A breakdown of demographics and trends related to assisted living

Beginning to navigate assisted living options can feel daunting at first, but it isn’t a path you travel alone. With more than 735,000 people nationwide in assisted living, there are thousands of adult children who have taken this same journey. Here’s a closer look at the seniors and their families who choose assisted living.

An Average Resident
More than half (54 percent) of all assisted living residents are over the age of 85. The next most common age group is 75-84 (27 percent). Nearly three-fourths of seniors in assisted living are female. Most residents (70 percent) come to assisted living from a private home or apartment. The average resident has two or three chronic conditions<, the most common being high blood pressure, Alzheimer’s disease and other types of dementia, and heart disease. Why Assisted Living
There are a variety of reasons that seniors move to an assisted living community. A common reason is for assistance with daily tasks. A typical resident is mobile and independent as possible; 38 percent receive help with two or three activities of daily living. The most common tasks that require assistance are meal preparation, managing medications, and bathing.  Another reason seniors choose assisted living is to avoid depending on their families for care. About 41 percent of adults over 40 say they are concerned about becoming a burden to their families as they grow older. Only 36 percent of seniors said they would move in with a relative if they could no longer take care of themselves. Almost half said they would prefer to move to an assisted living community in that situation. Another important consideration is socialization and engaging in meaningful life enrichment.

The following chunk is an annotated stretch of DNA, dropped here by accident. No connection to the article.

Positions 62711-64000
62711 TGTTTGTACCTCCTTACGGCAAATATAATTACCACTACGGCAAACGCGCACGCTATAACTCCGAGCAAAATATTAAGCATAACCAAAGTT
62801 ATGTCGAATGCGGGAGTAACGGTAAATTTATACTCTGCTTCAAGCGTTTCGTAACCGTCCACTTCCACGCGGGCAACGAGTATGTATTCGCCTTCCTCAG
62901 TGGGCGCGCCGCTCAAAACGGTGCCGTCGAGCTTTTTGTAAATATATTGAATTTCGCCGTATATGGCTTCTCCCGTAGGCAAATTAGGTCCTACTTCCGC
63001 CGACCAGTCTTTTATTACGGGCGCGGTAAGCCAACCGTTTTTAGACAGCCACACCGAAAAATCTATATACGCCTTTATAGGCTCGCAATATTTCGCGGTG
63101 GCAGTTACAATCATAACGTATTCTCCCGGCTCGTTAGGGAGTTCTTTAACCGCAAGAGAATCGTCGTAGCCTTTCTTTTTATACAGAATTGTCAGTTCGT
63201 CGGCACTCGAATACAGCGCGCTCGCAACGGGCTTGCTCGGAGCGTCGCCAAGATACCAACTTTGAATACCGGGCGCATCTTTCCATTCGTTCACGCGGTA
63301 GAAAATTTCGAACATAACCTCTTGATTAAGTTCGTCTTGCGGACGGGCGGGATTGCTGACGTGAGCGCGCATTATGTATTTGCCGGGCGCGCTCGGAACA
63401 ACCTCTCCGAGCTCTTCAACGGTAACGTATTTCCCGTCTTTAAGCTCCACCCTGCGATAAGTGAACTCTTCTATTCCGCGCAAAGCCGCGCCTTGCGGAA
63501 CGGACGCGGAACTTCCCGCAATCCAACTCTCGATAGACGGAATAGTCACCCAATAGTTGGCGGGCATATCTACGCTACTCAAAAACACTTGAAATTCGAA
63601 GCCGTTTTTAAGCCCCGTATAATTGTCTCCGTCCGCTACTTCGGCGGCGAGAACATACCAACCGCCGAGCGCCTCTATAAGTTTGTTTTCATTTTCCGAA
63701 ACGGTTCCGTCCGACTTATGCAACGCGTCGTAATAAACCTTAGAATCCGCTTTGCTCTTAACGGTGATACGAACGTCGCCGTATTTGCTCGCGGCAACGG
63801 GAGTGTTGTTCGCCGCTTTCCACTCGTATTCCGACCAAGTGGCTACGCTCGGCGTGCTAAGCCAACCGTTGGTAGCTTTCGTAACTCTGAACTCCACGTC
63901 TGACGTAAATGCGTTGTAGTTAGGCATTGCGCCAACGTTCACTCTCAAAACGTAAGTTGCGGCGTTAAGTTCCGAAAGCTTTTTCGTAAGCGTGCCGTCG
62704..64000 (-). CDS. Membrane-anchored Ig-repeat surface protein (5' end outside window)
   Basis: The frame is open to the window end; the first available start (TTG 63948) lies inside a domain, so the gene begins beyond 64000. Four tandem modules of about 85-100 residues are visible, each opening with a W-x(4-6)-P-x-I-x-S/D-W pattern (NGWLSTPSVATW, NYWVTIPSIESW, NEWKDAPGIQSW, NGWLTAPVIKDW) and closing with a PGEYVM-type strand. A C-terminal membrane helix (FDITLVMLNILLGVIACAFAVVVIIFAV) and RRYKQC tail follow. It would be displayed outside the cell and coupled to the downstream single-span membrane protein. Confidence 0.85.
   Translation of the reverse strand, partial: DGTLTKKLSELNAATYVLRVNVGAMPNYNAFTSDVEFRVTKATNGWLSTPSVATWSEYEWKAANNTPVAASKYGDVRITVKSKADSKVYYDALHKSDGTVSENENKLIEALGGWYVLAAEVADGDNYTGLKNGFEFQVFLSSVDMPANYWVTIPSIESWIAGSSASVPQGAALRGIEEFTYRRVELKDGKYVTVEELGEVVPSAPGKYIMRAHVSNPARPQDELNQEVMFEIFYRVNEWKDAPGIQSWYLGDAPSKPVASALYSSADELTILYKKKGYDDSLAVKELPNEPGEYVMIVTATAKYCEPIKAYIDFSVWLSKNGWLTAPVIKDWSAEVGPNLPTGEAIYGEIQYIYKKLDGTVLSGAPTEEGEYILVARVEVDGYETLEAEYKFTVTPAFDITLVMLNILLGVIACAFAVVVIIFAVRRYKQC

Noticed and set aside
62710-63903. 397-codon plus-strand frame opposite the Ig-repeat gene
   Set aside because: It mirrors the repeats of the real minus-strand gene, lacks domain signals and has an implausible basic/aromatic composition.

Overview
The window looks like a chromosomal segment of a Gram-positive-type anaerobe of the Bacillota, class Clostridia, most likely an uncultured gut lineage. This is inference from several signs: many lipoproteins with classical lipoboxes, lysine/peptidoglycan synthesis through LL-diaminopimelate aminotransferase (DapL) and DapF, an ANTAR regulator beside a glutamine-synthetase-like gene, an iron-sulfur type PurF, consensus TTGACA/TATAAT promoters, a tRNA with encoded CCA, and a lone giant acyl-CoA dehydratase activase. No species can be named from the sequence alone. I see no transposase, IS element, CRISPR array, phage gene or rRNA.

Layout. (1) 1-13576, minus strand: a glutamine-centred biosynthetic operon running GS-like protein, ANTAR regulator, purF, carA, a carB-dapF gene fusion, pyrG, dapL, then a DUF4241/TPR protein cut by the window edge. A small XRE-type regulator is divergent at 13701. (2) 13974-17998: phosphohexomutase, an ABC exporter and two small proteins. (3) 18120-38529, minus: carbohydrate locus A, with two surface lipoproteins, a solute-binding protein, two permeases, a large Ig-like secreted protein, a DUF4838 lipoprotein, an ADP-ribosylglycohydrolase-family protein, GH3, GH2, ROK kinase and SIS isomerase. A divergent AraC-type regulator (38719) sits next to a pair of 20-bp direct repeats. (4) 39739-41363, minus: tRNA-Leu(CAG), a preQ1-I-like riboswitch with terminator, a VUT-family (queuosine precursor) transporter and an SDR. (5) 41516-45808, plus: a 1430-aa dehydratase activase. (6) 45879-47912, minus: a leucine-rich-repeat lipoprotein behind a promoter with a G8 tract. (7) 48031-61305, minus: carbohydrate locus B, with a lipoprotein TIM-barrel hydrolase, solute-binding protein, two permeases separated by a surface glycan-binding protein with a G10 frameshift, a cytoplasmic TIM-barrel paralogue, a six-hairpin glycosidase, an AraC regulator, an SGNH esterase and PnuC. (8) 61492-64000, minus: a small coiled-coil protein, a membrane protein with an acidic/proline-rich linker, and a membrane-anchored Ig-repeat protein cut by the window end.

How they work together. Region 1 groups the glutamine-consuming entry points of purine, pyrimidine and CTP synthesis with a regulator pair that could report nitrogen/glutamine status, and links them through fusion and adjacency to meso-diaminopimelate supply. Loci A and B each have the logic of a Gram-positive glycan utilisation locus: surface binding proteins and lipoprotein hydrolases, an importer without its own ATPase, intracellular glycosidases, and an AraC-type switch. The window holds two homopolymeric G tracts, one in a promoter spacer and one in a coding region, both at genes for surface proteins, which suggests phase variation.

Covering the Costs
In 2014, the average monthly rate for assisted living was $3,500 with levels of care added to the base rate as needed. A vast majority of residents, nearly 83 percent, pay for assisted living through private funds. For families unable to pay all of the cost on their own, there are several options to make assisted living more affordable. About 20 percent of residents are beneficiaries of Medicaid, which covers some of the costs of assisted living in 42 states, though not California. Long-term care insurance is another way to fund assisted living, but only about 10 percent of seniors have purchased such coverage and the benefits can vary widely from policy to policy.